We were having a great blast down from Tuskar Rock when a challenge presented itself. We had wind up to 31 kts and were putting in a second reef when the boom – mainsheet attachment failed. We had to slow down for several hours to get control of the situation and set up a temporary solution. We are now back on our way.
In all of that, it has been another spectactular day with a lot of wild life including the first sighting of a baeleric shearwater amongst many graceful seabirds.
Tuskar Rock was spectactular. We hope to see it in the daytime next year.
All is well on board Kite. Today offered a transition from the fickle winds of Tuesday evening and Wednesday morning to a more confident, assertive wind this afternoon and a small, but sometimes jarring chop in the Celtic sea. Wednesday was again full of fog for Kite. We are looking forward to our first rounding of Tuskar Rock and the fast blast south we anticipate.
Well, we had sun and used the go pro to look under the boat and found a big tangle and ball of weed on the keel and sail drive. We backed down really hard and cleared it (confirmed with go pro again) and are now able to reach our target speeds. There is much rejoicing. Even though we tried to back down two other times, I suspect that it had been there since our channel crossing Monday morning.
Today was a day full of dolphins and a European storm petrel, a life bird for Hannes. And a double submarine sighting. They called one of the other race boats as they were quite close.
That’s the title of a book in the popular Magic Tree House series for children. It was fitting for Kite this morning. Here’s this from Hannes:
“I had the first night watch last night. The wind died around 10:00. The stars were incredible, and the phosphorescence was really amazing, though not as incredible as Sunday night. We’ve seen a ton of dolphins this morning, at least 100, but probably more. We’ve also seen a few fulmars and lots of gannets.”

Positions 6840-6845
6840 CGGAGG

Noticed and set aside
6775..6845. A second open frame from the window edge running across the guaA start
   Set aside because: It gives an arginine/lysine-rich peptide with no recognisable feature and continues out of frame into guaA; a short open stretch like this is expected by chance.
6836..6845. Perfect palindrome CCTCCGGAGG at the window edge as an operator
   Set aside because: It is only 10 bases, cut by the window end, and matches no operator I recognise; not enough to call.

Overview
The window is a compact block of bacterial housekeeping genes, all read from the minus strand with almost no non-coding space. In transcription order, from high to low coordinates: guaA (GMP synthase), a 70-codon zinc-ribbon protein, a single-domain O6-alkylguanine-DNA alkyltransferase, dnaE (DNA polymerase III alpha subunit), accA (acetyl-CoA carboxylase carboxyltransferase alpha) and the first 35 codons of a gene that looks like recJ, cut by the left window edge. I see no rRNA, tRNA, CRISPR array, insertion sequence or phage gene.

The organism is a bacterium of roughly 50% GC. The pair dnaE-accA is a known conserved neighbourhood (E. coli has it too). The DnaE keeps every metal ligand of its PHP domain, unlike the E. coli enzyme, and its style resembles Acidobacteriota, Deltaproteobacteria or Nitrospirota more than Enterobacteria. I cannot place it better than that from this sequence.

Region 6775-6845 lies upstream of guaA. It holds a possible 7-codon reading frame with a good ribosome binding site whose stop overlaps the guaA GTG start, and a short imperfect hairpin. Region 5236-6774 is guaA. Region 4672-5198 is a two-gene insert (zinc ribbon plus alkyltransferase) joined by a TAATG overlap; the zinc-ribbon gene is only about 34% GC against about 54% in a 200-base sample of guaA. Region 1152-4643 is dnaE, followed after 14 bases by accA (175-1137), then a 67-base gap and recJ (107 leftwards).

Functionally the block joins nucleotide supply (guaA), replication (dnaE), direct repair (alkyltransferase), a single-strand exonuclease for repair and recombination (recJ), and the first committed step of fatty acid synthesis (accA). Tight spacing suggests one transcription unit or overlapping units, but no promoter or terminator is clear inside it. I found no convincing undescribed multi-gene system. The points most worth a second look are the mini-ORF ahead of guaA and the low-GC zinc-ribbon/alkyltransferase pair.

All is well onboard Kite. We are blasting along the SW coast of England after having had the strange feeling of returning to the Solent, our local sailing grounds, only to leave straight away again. And, with the strong flood tidal current into the Needles Channel, the Solent didn’t want us to leave again.
We are settled into routine of sail changes, navigation, repairs and savoring the fine freeze dried offerings. In addition to the race, we’ve enjoyed the wildlife and natural world along the way – dolphins, a soaring fulmar, gulls, and the stunning sliver of the moon that rises now in the middle of the night.
Since Kite’s arrival, weekends have seen lots of tacks, lots of gybes, hauling spinnakers up, pulling Code Zeros and Fives down. We’ve been out in everything from low 30s to wind speeds slower than the current. With a lot of help from Scott Cavanough, we’ve tweaked the rigging set-ups, adjusted storage plans, tinkered with various settings and adjusted our own sailing routines and habits. It’s quite a choreography tacking and gybing in the small cockpit.
We’ve spent several nights practicing and getting used to the systems on the boat in the dark, important things like where the light switch is. All this practice has helped us become more familiar and more comfortable sailing the boat.
This race season has turned out different than anyone projected, and by now that is old news. As we started the new year, the sale of Kite was just about to close, and we were anticipating an early spring delivery that would also serve as a shakedown cruise for some of the team. Corona had other ideas, of course, and we watched from home patiently as early spring turned to late spring and finally June. Enter the prospect of quarantine restrictions, and the earliest we might get to sail on Kite looked like July. Uggh. Enter Paul and Andrew, who sailed Kite from La Trinite to Poole, arriving minutes before quarantine restrictions kicked in. Many thanks for their effort. Greg and Hannes took over next morning to bring Kite the rest of the way to Poole. Now training begins in earnest . . .